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Back in 1966, women were not allowed to enter restaurants in pantsuits, so Yves Saint Laurent decided to give a big f-you to that rule and created a pantsuit just for women.“ :

Not to say that my wardrobe is a certificate of my character which is often the easiest scale of measure in India, my journey with finding my own style has been like shaping my thoughts, identity. As a young child, the world of television and clothes worn by my favourite film characters never failed to light up my eyes. Spending extra hours in the washroom, struggling with my mom’s dupatta to drape a saree, or trying that expired eye shadow palette from my mom’s closet to see how it looked on me, the curiosity of befriending elements of existing styles and finally finding my own was a quite an eventful journey, considering it all started at the age of twelve. Living in a world, where women are often told what to wear, the refreshing change as imposed by many onscreen characters displayed women of all kinds, who refused to conform. 

Also Read: What Is The Significance, History, and Theme Of International Women’s Day 2022?

Just like a classic romantic hindi film, with tales of nok-jhok between the protagonists to eventually falling in love, fashion and feminism have had a bumpy ride on the way to embrace each other. From stuffing our faces with glitter, perfectly chiselled chins, photoshopped bodies, to now shifting gears with unbiased ideas of beauty and style, fashion has always offered women from all walks of life a safe space. Talking about the world’s most iconic figures who made that shift for us, one name that needs to enter the room is ofc of Marilyn Monroe. Unapologetic and fierce, Marilyn Monroe’s charm and words democratised glamour for one and all and as she rightly said, “Give a girl the right shoes, and she can conquer the world,” she really gave some extra pairs to women around the world. Female icons ruled the fashion industry and scripted history. From the inches of a woman’s heels to her necklines, women across the globe have time and again demanded a change. This also reminds me of so many lovely ladies including Maharani Gayatri Devi, Rajmata Of Jaipur, an icon for modern India, with followers of her style and a persona that exhibited power in the political realm equally. And now looking at powerful onscreen personalities like Neena Gupta, who not only demanded a change in terms of storytelling but banished the rules that marinated fashion with age, these names have driven the much-needed shift, rooting for gender equality, on and off screens (not to miss the runways).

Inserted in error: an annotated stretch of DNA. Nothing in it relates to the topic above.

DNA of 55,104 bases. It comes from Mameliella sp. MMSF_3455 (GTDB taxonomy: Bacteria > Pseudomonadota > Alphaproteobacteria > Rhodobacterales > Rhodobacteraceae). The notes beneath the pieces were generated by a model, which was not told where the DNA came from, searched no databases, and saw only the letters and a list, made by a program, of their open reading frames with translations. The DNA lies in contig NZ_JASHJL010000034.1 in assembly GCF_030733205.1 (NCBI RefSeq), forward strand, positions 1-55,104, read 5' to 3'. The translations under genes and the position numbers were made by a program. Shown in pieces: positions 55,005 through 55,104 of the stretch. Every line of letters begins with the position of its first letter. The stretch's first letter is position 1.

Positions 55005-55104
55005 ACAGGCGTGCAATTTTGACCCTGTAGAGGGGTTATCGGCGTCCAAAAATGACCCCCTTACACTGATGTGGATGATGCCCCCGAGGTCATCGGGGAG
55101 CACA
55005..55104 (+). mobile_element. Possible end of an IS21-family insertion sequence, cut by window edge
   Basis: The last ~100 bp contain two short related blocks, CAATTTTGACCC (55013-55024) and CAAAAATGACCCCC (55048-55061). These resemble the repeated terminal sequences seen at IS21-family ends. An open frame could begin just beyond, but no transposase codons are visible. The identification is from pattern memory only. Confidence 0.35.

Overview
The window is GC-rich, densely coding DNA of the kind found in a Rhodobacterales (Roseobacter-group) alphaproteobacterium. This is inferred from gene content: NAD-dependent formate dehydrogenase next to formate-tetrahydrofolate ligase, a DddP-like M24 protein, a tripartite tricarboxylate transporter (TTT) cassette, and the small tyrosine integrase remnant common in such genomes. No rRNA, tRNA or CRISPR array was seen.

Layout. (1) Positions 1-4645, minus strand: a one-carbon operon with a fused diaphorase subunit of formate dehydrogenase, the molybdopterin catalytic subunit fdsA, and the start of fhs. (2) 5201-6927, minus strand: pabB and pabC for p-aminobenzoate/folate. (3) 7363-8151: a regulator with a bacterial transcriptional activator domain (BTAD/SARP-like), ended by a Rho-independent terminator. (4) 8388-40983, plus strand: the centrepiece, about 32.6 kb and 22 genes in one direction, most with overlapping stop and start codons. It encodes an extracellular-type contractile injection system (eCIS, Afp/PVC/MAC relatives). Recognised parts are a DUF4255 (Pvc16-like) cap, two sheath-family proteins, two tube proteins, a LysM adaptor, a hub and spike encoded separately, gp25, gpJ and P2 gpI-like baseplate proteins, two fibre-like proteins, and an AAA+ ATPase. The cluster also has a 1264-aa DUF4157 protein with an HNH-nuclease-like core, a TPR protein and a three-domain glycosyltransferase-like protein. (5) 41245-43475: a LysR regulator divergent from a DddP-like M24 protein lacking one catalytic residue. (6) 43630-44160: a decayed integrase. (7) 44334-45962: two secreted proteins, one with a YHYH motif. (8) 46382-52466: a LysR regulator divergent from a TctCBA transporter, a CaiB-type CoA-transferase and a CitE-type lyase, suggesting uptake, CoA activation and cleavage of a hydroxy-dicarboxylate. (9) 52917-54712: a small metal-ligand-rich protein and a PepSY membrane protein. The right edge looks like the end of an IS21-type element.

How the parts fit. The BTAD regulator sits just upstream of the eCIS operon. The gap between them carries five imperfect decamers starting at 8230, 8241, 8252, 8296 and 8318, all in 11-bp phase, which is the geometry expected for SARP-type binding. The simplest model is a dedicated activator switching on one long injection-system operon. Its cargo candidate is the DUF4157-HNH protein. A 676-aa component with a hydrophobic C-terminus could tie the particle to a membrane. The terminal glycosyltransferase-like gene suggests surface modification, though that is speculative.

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From being inclusive through androgynous styles, serving happiness through its colours, boosting confidence through its silhouettes, speaking mind through the slogans headlining t-shirts to offering comfort in times of need, fashion and its various avatars have altered to serve best to the needs. And style definitely is no more about honing a great taste (which is a term I’d really like to retire), it is indeed all about wearing your confidence. So, ladies, break the glass ceiling and wear your mind for the world to see. Happy Women’s Day!

Image Credits: Instagram

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Jasveen Kaur Sawhney

Jasveen Kaur is a fashion writer, and pyjama hoarder, who loves watching interviews of all kinds, and checking her Pinterest mood board every hour!